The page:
I'd of worn that coat if it were 100 degrees. The coat is part of an accidental tradition that started up north 16 years ago. Don and I found ourselves and our home oddly silent on Christmas Day. All of the kids and grand's were at their own homes. We decided to go to the movies and eat while we were out. It didn't take long to figure out that we were going to be eating Chinese. We went to the theater afterwards to see Tom Hanks in "Cast Away." I slid the ticket stubs into my pocket.
When I hung the coat up that Christmas, I didn't think anything about it again until the next Christmas. I pulled it off of the hanger and Don and I headed out for our Christmas Day date of Chinese and movie. Once again I slipped the tickets in my pocket. I felt something and pulled out the ticket stubs from last year. The tradition has continued every year since, same pocket, same coat. I've even thrown in some Chinese fortune cookie predictions to boot!
I pull those stubs out every Christmas morning now, and we read the movies out loud. Some were fading so badly I had to write in the wording again. Most of the movie titles wouldn't spark a thought of Christmas to someone who saw the stubs, but for me — they are memories, a constant reminder that we can make Christmas tradition wherever we are.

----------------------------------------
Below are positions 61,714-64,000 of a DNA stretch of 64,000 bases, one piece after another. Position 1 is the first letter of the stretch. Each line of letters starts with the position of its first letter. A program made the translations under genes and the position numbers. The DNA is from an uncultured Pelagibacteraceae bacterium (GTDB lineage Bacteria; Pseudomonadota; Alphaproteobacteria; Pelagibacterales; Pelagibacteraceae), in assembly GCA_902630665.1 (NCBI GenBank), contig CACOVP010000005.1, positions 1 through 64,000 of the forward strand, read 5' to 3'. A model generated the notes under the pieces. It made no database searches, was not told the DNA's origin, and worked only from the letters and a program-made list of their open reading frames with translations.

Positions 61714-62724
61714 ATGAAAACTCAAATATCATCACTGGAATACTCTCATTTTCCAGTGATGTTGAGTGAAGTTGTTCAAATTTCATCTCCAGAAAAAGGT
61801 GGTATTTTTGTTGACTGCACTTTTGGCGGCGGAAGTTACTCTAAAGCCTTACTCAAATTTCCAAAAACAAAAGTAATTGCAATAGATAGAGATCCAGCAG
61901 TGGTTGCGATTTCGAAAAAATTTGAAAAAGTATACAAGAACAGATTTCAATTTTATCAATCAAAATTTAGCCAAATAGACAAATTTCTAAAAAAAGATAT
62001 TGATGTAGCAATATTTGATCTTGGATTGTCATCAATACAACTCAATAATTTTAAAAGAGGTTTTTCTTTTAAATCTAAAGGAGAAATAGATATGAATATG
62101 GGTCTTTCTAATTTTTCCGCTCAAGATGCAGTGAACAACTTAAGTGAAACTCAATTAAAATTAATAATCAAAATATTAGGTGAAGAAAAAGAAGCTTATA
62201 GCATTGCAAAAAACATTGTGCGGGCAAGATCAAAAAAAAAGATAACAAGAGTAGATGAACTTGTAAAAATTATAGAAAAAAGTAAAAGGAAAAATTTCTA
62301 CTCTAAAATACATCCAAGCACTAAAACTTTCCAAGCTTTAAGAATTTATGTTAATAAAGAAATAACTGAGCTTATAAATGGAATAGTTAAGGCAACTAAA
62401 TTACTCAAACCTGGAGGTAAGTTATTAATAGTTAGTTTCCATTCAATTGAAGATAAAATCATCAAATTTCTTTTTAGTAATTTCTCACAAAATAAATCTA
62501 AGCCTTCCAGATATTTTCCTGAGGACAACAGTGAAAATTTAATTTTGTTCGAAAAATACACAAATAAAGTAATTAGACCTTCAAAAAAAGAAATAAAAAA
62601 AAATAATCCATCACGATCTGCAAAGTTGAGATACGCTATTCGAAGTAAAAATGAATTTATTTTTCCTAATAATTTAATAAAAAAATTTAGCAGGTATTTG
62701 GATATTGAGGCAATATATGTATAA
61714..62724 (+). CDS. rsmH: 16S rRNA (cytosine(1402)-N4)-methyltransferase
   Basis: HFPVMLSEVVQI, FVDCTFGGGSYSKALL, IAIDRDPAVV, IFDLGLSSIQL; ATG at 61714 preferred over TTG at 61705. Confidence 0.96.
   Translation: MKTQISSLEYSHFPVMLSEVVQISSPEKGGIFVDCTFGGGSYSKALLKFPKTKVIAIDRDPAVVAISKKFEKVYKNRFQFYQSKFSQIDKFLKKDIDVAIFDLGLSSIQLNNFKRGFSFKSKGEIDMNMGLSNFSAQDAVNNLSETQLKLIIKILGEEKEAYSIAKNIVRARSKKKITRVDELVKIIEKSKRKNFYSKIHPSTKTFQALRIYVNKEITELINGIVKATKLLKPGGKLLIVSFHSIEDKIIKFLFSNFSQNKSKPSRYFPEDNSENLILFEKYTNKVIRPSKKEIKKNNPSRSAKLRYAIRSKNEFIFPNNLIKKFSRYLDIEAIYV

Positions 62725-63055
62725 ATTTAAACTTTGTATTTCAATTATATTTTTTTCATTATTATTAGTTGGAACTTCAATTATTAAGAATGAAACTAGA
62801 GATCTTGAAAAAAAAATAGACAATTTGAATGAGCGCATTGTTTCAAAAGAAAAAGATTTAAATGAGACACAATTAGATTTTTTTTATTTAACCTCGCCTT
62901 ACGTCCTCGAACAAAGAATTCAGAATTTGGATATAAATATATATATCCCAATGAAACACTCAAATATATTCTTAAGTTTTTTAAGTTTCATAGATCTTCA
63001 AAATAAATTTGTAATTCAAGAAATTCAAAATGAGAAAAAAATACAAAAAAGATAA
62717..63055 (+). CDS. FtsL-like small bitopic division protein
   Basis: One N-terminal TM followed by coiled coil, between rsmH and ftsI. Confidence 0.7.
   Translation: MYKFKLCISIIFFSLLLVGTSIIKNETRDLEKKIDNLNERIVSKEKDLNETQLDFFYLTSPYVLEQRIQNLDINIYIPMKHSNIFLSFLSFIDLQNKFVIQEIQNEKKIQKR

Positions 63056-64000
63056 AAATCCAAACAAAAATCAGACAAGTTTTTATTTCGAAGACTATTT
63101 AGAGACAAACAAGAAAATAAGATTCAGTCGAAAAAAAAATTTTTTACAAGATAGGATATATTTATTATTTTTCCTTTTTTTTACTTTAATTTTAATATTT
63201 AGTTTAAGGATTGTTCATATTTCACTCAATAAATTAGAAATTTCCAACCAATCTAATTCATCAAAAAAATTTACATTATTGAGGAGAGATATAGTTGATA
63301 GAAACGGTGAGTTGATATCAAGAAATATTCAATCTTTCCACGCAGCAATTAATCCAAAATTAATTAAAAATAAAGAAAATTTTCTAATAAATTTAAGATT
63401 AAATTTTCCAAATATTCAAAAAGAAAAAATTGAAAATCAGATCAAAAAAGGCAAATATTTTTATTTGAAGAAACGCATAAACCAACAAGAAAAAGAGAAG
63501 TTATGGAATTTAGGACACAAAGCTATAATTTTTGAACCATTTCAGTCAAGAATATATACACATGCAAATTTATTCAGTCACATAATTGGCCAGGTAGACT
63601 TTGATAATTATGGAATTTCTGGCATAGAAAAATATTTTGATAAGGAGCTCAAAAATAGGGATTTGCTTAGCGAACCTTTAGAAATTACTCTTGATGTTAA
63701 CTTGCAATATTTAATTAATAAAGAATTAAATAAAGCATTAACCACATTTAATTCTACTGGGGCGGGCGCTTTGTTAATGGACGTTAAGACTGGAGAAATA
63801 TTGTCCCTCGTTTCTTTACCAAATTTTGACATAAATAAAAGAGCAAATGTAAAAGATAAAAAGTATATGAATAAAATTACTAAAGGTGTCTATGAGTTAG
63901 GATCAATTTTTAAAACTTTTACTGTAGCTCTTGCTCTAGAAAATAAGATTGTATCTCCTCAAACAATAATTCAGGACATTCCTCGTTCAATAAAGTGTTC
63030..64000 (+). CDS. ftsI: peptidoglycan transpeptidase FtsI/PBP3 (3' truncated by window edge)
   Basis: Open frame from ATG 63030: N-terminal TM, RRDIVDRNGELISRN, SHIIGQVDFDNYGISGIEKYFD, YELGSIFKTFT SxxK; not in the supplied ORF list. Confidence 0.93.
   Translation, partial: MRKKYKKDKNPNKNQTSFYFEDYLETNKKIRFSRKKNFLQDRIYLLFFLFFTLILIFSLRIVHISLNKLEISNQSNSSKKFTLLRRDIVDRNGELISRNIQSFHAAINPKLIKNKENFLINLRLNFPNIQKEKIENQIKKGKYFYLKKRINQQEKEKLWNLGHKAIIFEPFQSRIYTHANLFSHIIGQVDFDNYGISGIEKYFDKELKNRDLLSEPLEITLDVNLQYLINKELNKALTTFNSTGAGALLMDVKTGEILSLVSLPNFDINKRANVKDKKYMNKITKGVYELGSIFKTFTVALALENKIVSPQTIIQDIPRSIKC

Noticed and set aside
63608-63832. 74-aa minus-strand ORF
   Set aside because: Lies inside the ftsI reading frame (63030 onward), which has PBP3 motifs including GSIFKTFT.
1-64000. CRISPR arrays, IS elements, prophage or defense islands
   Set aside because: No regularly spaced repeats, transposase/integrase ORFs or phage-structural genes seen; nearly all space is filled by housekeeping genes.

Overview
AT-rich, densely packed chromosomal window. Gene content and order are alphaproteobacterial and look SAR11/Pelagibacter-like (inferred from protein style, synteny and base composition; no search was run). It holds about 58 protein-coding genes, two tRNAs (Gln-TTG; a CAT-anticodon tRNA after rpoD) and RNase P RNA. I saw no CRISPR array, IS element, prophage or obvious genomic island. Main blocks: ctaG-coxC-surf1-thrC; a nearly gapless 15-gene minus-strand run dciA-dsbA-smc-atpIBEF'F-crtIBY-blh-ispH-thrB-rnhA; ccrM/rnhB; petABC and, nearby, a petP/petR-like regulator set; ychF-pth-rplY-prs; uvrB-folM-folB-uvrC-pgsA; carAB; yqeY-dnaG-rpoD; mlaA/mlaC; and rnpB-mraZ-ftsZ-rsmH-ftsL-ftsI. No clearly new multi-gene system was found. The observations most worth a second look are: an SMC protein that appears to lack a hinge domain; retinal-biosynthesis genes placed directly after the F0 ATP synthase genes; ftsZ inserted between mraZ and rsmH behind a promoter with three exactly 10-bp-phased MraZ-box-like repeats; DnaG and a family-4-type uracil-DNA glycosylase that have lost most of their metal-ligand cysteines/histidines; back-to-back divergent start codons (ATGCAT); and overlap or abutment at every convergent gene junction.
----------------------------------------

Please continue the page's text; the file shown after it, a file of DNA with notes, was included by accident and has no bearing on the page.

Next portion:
Sometimes I muse futuristic endings to situations of the present day. The Christmas coat is one of them. I'll set up the scene for you. After I'm gone from earth, this very well made classic coat ends up at a thrift sore. A woman pulls it off the rack and then hangs it back up scolding herself, who needs a 3/4 length wool coat here? She comes back to it again a few minutes later, the vintage coat is in great condition. She slips it on and checks her self out in the mirror. Sliding her hands into the pockets, she pulls out the stubs. "These are all from Christmas Day." she whispers. She takes the coat to the register on this 90 degree fall day and smiles at the odd glances from customers and clerk.
On Christmas morning, she picks up her grandchild. As they stand in line at the theater, she notices that people are doing double takes when they see her in this long wool coat, especially when most of them are in short sleeves, sandals and flip flops.
She purchases their tickets at the window and places the stubs in her granddaughter's hands. Before the movie starts she tells her grandchild the story about the Christmas coat tradition and then has her add their ticket stubs to the pile and back into the coat pocket.
Her grand-daughter smiles us at her and ask about another tradition. "Grandma, how does Santa get into our house if we don't have a chimney?"
"Oh sweetie, that's a Yankee Santa, southern Santa comes in on high tide, uses the back screen porch door and — he looks a lot like Bill Murray."
Merry Christmas everyone!!